Are pneumatic systems smart enough to survive?

08 March 2020

As Industry 4.0 starts to change the manufacturing and process industries, many have questioned whether pneumatics has a future. Control Engineering Europe asked some pneumatics providers what they think.

Q: Is there still a role for pneumatics technology in an increasingly digital manufacturing sector? And, if so, how is the technology adapting to digitalisation and the need for real-time process data? 

Steve Sands, head of product management at Festo GB (SS): When considering the alternative drive technologies available, pneumatics – with its higher power density, reliability, simplicity, fast cycle times and low initial investment cost – continues to play a key role in most industrial automation projects. New product developments, focusing on improved performance, mass manufacturing techniques and reduced materials usage are providing even lower manufacturing costs. Energy usage and lifetime costs are of course serious issues, they can be addressed with software tools ensuring components and operating pressures optimise air consumption according to the application. 

Pneumatics fit readily into the digital world, most actuators are already monitored with switches detecting their end positions for sequential control.  It has always been possible to set watch dog timers within the PLC and monitor changes in positioning times but this can be time consuming to set up and in reality, is rarely monitored by the operators. With the introduction of artificial intelligence algorithms anomaly detection can now be realised in a self-teach way. The system learns what is normal and can be taught to identify the anomalies.  In this way existing sensors can offer insights on operation-critical functions. The incorporation of IO-link connectivity in many sensors enables further diagnostics, self-monitoring and simple parametrisation and set-up.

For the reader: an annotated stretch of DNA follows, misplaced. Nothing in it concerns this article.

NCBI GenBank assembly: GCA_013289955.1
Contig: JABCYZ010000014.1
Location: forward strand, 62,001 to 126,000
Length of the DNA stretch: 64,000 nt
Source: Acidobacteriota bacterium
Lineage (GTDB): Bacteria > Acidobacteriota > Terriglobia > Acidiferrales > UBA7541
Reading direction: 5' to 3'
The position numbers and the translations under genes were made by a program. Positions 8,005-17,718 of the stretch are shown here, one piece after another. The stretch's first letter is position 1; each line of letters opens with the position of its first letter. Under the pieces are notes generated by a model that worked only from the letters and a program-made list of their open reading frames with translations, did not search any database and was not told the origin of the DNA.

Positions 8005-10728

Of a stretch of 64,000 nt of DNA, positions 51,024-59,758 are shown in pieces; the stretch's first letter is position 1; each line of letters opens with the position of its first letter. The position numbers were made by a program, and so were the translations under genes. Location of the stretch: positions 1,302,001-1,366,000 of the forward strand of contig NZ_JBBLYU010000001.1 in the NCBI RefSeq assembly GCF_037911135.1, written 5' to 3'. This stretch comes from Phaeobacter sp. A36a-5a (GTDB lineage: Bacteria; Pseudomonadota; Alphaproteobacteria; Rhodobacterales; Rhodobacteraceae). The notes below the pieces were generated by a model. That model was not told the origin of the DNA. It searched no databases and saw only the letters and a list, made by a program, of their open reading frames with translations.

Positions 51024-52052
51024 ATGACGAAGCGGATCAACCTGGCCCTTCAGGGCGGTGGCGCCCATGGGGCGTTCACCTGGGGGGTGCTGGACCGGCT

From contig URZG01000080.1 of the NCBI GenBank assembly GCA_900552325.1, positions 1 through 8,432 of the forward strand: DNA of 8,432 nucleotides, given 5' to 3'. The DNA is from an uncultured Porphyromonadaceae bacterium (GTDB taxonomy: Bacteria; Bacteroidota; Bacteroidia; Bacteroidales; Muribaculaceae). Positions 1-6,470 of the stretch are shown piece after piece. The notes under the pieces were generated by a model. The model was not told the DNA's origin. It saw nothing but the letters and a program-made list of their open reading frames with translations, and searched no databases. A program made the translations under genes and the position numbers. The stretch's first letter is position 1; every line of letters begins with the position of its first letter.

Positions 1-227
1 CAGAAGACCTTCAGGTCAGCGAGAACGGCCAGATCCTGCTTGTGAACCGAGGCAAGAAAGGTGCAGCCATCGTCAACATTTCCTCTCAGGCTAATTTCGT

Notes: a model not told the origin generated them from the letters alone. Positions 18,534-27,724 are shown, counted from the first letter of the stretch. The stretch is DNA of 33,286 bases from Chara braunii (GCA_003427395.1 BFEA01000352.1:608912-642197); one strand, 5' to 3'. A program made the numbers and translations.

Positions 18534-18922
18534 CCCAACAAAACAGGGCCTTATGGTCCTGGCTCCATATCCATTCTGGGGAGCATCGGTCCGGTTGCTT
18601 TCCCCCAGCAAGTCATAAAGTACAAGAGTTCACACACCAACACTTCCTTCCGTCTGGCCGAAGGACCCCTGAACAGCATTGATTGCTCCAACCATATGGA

Zachary Gustafson, director of integration & marketing at Emerson (ZG): Pneumatics continue to provide a simple and reliable method of making things move so are omnipresent within manufacturing. The digital transformation of manufacturing operations will not remove the need for mechanical motion and power applications and it will even present some significant growth opportunities in terms of the insights and analytics customers can gain from their existing and new pneumatic systems, including greater reliability, reduced energy consumption and optimised performance. 

For many years, pneumatic systems have been available with integrated digital communications to allow PLCs to more efficiently turn valves on and off and channel I/O data via various industrial networks. Technologies such as this, along with edge technologies, are supporting predictive maintenance strategies by offering information on the condition of valves, cylinders and actuators, as well as contributing towards sustainability programmes by monitoring the energy efficiency of pneumatic systems. This can help minimise the risk of machine downtime, reduce energy consumption and CO2 footprint, and significantly lower total operating costs.

Sam Mudge, marketing & product management director at IMI Precision Engineering, Motion Control EMEA (SM): While we are seeing an increase in uptake of electrical actuation solutions, it should be noted that pneumatic solutions are increasingly being digitally controlled (for example via I/O link), giving users enhanced data gathering and monitoring capability. For many manufacturers pneumatics continue to offer advantages over other forms of actuation – with the low friction and compressible nature of air, pneumatics are often unmatched in response and cycle times. 

It is important to be aware of the complementary nature of pneumatics within a digital environment. Users now have an opportunity to upgrade their existing pneumatic solutions by adding intelligent sensors to access data-driven oversight.

The use of sensors enables pneumatic systems to be more closely monitored which keeps the end user better informed about performance attributes in areas such as movement, positioning and flow.